There are different types of Relationship tests that can help solve the question of paternity and one of them is the Grandparent DNA test. The origins of the DNA markers of father are from both the grandfather and the grandmother. It is therefor possible, by submitting their DNA, to determine if the child in question has been issued from their line of DNA. In other words to determine if this grandchild is indeed the child of the grandparent’s child. This is extremely useful when the father is not available for testing and paternity needs to be determined.
Is testing one Grandparent enough, or is it better to test both?
Scientifically you can test a grandchild against just one grandparent and a probability of biological relationship is drawn based on the similarities of their DNA but unfortunately, with this test, it might not be enough. Most DNA testing companies would always suggest that you test both grandparents. There is a possibility that the grandchild might have inherited parts of the father’s DNA that he inherited from one grandparent mostly rather than the other. When only one grandparent is available and the persons in question still want to proceed with the test because it’s the only option, then it is highly suggested the mother also participates in order to enhance the precision. Participants proceeding with a one grandparent test should keep in mind there is a possibility of a false negative outcome. Meaning that even though the result states that there is no biological relationship, the possibility that there is one still exists. For this reason it is always better to test both grandparents in order to have full view of all possible genetic marker combinations.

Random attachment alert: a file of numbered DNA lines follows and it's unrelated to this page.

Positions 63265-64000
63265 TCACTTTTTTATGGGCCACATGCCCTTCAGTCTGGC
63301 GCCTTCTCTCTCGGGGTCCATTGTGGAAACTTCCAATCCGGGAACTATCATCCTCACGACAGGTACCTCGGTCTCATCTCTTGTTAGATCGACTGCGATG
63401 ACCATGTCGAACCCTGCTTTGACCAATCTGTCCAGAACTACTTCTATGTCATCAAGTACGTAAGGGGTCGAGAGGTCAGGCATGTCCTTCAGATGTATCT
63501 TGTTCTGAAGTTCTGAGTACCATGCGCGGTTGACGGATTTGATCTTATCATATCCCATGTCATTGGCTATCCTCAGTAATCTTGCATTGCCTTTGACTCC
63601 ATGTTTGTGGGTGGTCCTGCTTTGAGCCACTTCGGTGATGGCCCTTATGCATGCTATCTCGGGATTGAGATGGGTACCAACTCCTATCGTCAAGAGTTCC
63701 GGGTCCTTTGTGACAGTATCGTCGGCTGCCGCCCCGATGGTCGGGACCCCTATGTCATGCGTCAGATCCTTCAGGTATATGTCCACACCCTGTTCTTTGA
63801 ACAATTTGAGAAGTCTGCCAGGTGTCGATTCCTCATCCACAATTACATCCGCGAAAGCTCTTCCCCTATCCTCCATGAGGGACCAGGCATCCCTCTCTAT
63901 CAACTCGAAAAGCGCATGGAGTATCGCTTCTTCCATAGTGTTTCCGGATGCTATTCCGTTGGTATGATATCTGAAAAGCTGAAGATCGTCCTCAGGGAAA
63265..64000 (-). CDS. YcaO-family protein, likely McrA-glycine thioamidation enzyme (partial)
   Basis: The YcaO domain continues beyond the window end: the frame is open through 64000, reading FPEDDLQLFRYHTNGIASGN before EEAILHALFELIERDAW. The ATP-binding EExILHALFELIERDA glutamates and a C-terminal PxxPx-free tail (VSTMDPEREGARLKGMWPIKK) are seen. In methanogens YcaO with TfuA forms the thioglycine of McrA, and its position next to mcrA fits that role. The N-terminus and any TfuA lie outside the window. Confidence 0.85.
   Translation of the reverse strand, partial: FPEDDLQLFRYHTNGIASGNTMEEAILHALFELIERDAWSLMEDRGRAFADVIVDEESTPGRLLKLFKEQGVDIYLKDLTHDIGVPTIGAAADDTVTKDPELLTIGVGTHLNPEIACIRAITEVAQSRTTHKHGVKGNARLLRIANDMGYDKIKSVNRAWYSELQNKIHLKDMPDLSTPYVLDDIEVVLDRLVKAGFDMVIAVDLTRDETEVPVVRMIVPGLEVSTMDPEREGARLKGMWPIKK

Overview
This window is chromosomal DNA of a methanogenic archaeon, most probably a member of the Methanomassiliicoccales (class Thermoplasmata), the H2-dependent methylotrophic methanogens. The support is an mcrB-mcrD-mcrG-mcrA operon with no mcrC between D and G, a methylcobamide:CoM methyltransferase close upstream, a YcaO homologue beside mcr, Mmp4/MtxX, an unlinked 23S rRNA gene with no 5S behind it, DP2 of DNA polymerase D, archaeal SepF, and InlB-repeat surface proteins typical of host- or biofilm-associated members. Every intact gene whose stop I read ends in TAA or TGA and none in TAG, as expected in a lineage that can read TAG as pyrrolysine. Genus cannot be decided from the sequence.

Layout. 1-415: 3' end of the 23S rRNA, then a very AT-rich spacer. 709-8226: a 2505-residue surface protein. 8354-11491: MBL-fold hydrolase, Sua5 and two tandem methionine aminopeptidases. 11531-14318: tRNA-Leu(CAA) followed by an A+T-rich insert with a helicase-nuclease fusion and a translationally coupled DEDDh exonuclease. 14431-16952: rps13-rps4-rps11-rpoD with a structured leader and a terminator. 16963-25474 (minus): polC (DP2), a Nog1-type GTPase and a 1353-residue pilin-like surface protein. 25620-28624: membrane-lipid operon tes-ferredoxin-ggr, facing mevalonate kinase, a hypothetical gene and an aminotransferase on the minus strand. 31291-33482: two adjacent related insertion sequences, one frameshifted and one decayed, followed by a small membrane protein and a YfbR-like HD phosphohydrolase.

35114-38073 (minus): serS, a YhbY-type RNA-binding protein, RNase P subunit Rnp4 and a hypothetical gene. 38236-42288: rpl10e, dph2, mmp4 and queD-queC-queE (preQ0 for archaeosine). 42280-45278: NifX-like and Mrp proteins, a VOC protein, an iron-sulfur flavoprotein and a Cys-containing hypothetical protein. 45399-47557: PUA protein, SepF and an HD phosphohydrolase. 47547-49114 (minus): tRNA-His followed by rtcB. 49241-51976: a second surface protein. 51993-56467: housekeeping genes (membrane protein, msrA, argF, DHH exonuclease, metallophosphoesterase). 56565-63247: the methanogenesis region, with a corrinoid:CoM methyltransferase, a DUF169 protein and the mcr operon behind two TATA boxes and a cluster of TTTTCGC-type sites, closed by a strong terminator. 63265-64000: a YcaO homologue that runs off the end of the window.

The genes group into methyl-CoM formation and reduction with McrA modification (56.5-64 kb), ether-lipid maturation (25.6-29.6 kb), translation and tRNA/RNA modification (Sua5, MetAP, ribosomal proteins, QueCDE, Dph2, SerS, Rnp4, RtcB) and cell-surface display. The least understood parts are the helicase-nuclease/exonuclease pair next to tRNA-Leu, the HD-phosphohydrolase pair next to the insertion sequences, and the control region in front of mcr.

What does a Grandparent DNA test result (Missing persons report)
Children inherit the DNA markers from both their mother and father and in turn the child’s father has also inherited his DNA markers from his parents too (Grandfather and Grandmother). So if a father’s DNA should match to a child’s DNA in all genetic markers in order to be the biological father, then also the child should have a match in each marker from both grandparents as well. When both grandparents’ samples are submitted for testing, it is possibly to draw a missing persons report. A probability of paternity is drawn based on the comparison of the grandchild’s DNA against all possible combinations that can be issued from the tested Grandparents. If there is a match then it is confirmed that a biological link exists.
Grandparents and Y Chromosome testing
When only one grandparent is available, testing is not highly recommended as chances are the a false negative result could be drawn. If the only grandparent available happened to be the grandfather from the paternal side of a male grandchild then a Y Chromosome test can be carried out instead. By comparing the Y Chromosomes of both participants this test can determine if the is a direct male link in between the two males participants. It is essential that the could have not being any possible involvement of another male relative as his Y Chromosome would also be the same and this would falsify the result. The Y Chromosome is passed on from male relative to another, generation after generation. If two males are linked through this line then their Y Chromosome should match.
It is always highly recommended to consult with a professional genetic consultant before ordering your test in order to ensure that you are choosing the right test and the correct participants to ensure that the result will give you the right answer you are looking for.